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First acquisition in two decades reflects the increasing confidence of management
Thursday 31 May 2018 Author: David Stevenson

We like Oxford-based Electrocomponents (ECM), the largest distributor of electrical goods in the UK. The company recently announced its first acquisition for two decades, in a marked demonstration of management’s confidence.

IESA, bought for £88m, is a maintenance, repair and operations marketplace for services, including sourcing, transaction processing and stores management. The company is UK-focused and given the global reach of Electrocomponents, it should be able to help with the latter’s international ambitions.


Electrocomponents distributes electronic goods to engineering companies, it sources products from over 2,500 suppliers including hard to find items but it also has its own range of goods. Its RS Pro range is described as ‘competitively priced’ by the company and is suitable for clients not interested in brand names.

The company ships around 50,000 products daily to over one million global customers and has no minimum order. The products range from tools and safety equipment to semiconductors and its customers are based all across the world.

To try and keep costs under control CEO Lindsley Ruth instigated his Performance Improvement Plan in 2016, the first phase of which is now over. This has made the business more efficient by delivering £30m of cost savings.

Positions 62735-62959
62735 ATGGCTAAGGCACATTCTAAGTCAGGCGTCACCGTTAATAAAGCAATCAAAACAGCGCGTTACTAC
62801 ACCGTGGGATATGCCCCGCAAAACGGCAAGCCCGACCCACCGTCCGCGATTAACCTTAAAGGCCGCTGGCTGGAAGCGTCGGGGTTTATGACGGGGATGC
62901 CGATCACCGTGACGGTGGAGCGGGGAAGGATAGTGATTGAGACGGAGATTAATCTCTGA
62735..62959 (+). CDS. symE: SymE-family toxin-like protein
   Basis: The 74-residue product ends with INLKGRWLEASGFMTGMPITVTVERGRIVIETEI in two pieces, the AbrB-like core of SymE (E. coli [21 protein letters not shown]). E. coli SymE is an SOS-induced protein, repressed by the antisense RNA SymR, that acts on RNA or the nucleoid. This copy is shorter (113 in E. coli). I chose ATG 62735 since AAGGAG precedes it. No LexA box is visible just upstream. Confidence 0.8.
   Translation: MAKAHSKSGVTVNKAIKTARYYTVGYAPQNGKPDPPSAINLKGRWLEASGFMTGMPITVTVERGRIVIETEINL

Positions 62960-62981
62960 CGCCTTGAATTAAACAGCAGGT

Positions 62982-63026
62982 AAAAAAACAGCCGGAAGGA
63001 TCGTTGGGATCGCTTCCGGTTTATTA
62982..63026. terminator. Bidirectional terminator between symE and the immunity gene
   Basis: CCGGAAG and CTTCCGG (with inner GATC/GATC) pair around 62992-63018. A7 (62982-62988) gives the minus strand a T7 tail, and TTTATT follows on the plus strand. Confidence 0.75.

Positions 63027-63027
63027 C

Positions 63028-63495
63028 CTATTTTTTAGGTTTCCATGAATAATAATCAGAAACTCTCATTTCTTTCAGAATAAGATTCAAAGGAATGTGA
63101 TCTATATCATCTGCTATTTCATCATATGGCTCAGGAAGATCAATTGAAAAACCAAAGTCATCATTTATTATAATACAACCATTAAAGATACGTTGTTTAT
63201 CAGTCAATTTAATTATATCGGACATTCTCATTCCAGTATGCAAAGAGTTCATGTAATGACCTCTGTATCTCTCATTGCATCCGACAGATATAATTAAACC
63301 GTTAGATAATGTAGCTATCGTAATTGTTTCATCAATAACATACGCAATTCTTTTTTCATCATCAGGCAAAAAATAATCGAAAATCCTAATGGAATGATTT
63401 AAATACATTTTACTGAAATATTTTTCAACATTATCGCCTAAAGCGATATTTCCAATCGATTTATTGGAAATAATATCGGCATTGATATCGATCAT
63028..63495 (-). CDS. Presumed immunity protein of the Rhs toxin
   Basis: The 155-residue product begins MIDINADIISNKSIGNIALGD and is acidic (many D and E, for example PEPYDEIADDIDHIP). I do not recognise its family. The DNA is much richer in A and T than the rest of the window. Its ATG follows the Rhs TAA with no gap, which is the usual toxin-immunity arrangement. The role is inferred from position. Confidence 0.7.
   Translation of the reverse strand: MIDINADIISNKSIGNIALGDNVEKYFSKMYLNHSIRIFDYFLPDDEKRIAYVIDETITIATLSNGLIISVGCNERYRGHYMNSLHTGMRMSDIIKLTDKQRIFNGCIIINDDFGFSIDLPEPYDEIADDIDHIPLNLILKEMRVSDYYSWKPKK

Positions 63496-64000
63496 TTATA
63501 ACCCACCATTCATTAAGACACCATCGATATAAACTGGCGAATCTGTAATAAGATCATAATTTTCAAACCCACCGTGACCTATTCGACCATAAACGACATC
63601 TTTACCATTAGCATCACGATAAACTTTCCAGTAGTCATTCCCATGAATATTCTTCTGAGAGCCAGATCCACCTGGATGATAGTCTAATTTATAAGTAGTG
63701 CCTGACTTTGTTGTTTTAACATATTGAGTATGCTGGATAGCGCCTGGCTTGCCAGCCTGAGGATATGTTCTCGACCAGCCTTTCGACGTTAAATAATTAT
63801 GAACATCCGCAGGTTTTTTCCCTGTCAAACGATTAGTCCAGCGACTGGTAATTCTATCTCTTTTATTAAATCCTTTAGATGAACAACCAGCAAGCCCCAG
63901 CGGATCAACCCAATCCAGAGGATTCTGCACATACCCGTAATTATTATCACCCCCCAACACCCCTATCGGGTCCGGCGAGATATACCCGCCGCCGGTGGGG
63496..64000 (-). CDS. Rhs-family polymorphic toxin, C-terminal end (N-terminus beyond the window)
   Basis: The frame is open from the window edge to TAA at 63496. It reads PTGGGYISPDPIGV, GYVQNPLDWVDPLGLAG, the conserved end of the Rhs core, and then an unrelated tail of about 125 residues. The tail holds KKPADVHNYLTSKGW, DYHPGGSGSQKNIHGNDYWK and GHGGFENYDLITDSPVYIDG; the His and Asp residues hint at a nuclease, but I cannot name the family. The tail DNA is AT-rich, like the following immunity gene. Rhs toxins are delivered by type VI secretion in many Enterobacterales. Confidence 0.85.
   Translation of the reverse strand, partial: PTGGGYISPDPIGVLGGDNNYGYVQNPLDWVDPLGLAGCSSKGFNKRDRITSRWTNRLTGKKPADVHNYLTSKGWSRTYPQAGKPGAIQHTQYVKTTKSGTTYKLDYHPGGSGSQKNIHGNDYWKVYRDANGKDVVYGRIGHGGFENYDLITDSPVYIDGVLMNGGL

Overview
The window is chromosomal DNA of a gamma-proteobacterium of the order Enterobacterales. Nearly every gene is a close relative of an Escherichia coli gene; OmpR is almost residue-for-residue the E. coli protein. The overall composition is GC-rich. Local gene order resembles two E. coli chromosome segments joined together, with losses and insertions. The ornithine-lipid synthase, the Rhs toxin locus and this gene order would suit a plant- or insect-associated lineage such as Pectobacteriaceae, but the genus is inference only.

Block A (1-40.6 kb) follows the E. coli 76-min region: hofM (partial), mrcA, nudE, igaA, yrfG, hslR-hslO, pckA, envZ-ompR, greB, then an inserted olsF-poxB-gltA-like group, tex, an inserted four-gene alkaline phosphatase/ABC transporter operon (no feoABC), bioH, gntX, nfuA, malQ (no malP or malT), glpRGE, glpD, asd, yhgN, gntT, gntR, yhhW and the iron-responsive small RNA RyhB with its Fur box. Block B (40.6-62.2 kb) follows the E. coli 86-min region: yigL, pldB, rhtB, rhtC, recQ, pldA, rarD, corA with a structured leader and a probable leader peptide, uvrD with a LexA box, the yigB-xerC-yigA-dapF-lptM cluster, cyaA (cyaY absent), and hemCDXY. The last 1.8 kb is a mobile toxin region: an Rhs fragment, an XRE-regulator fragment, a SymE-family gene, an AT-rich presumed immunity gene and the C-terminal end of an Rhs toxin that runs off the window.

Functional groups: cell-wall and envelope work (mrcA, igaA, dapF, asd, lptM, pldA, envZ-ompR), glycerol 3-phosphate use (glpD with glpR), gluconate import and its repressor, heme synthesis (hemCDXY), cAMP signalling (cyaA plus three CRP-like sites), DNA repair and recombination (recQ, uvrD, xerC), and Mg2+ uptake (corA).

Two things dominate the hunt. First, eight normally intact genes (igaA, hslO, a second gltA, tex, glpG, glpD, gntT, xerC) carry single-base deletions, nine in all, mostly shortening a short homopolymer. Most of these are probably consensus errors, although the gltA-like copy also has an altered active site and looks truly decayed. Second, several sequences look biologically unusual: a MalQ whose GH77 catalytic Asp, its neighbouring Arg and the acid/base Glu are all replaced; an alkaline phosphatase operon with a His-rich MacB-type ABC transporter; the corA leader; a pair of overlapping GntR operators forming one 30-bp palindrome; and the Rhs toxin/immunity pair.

Stage II of the plan has now underway with the target of making £12m annualised savings from this year until the first half of 2021.

Making the business model simpler is one of the hallmarks
of this plan. Ruth wants to separate the business model into just three regions, Europe. Middle East and Africa (EMEA), Asia Pacific and the Americas.


One element of Electrocomponents that may not seem attractive is its valuation, it trades on 20.4-times 2019’s earnings using Numis’s forecasts. This is at a premium to its peer group according to data from Reuters, the average price to earnings being 17-times.

We feel this lofty valuation is justified. The company makes it easier for customers to do business, has a very broad range of products and a wealth of sector-specific knowledge.

These factors add up to a strong competitive advantage which in our view should help Electrocomponents stay ahead of the pack.

Results for the year to 31 March, released on 24 May, reflected the momentum in the business. Adjusted pre-tax profit of £173.1m was slightly ahead of guidance which itself had only been upgraded weeks before.


The main risk to a distribution business would be a global economic slowdown as companies might delay or cancel orders for the goods Electrocomponents supplies.


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